ArtsUNC Charlotte

Charlotte Professor Discovers A Breakthrough In Understanding 18th Century French Architecture

In a blend of serendipity and scholarly pursuit, UNC Charlotte Assistant Professor Matthew Gin’s accidental discovery in a Harvard University library has shed new light on the architectural intricacies of 18th century French royal ceremonies. His research, encapsulated in the article “Staging Sovereignty: Ephemeral Architecture and the Entry of Maria Teresa Rafaela into France, 1745,” recently featured in the Journal of the Society of Architectural Historians, navigates the pomp and grandeur of royal marriages, specifically through the lens of ephemeral architecture—temporary structures designed for single events or celebrations.

Gin’s journey into the past began with a fascination for French culture sparked during his undergraduate days at Oberlin College, where he majored in art history and Baroque flute. His passion for the relationship between performance and space eventually led him down an unexpected path. It wasn’t his intended study of French Baroque hedge mazes that captivated him, but rather a fortuitous mistake—a wrongly entered call number—that unveiled a treasure trove of architectural history.

Upon mistakenly receiving a hefty tome on a royal wedding instead of his requested read, Gin was drawn into the world of temporary architecture created for 18th century festivities. “My mind was exploding in that moment, seeing all of that material. I was hooked,” he recalls, mesmerized by the images of transient structures crafted for a royal remise—the ceremony marking a princess’s departure from her homeland to her new life with her husband.

In “Staging Sovereignty,” Gin explores the remise’s elaborate ceremonial architecture, from bridges to pavilions, erected on the Isle of Pheasants in the Bidasoa River, demarcating the French-Spanish border. These temporary edifices were not merely decorative; they were potent symbols of political power and diplomacy, meticulously designed to stage the sovereignty of the joining nations.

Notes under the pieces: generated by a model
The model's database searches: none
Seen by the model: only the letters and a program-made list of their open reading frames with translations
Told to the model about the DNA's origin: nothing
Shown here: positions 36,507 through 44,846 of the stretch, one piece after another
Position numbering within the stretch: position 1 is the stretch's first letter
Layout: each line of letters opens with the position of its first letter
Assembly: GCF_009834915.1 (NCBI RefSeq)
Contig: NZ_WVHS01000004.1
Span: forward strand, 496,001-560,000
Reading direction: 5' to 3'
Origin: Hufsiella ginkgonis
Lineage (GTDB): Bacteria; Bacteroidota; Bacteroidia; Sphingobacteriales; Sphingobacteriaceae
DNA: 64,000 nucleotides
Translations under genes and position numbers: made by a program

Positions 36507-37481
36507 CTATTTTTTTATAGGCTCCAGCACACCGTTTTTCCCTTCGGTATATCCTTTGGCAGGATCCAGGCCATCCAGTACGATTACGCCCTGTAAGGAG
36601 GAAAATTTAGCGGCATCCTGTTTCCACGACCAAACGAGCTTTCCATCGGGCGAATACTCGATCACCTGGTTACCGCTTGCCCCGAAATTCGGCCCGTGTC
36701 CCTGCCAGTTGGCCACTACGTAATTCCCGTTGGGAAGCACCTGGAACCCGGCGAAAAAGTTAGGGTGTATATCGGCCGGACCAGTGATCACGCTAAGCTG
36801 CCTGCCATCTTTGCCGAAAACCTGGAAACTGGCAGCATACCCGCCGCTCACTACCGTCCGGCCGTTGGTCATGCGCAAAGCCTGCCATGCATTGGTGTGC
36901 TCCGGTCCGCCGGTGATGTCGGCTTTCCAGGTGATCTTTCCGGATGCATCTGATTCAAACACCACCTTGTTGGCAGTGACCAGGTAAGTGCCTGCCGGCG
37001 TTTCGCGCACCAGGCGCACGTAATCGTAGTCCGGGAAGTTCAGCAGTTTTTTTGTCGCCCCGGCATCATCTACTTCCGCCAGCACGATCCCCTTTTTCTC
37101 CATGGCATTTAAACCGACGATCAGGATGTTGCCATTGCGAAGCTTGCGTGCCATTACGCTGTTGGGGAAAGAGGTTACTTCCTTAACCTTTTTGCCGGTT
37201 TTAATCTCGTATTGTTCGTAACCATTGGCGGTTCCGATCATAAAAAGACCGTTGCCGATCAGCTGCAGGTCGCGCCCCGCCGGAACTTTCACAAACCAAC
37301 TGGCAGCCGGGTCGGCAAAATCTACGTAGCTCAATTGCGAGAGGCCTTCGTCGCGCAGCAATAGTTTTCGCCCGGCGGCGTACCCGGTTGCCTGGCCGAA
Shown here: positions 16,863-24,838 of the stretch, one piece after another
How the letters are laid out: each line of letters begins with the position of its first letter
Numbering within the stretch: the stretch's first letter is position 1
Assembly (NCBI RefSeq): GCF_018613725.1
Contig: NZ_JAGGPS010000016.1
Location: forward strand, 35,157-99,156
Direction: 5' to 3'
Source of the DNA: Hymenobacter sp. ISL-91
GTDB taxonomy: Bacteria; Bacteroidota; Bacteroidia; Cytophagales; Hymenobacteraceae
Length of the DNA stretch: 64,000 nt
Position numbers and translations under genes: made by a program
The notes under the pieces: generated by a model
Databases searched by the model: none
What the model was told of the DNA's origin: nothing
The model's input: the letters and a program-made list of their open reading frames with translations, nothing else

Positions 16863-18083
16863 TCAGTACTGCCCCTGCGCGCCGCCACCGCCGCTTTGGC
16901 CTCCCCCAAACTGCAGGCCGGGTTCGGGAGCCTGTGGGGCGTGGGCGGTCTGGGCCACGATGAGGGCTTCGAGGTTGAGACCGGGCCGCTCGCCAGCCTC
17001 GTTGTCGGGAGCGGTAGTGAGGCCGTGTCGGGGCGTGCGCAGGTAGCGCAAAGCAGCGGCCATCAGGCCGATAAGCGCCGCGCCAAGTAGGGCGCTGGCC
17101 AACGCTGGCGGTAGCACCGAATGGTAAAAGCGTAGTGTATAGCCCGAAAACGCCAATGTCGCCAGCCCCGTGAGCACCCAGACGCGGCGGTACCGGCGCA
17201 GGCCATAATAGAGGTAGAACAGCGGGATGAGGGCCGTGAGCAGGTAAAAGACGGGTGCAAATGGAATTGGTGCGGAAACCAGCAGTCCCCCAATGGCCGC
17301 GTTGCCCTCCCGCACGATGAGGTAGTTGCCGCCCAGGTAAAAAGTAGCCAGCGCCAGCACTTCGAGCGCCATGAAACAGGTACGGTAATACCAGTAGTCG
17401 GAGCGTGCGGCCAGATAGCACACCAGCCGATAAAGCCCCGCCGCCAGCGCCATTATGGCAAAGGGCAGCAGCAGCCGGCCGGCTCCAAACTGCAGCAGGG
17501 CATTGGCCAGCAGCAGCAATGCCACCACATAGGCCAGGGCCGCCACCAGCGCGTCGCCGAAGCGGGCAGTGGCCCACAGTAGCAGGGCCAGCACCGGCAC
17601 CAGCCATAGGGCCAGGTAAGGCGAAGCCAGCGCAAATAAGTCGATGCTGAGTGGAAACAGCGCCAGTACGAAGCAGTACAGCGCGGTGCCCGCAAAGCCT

Gin underscores the ceremony’s role as “an amazing demonstration of the architectural underpinnings of diplomacy,” a space where political and architectural ingenuity intersected. This historical foray is more than an academic exercise for Gin; it’s a lens through which to view contemporary French culture, particularly as Paris gears up for the 2024 Summer Olympics. The city, according to Gin, is poised to revisit its tradition of ephemeral architecture, becoming “a space of creativity and invention” that will dazzle Olympic visitors with modern temporary structures.

Thus, a simple numerical mix-up has not only unraveled a fascinating chapter of French architectural history but also connected the dots to present-day cultural celebrations, proving that sometimes, the best discoveries are the ones we never meant to make.

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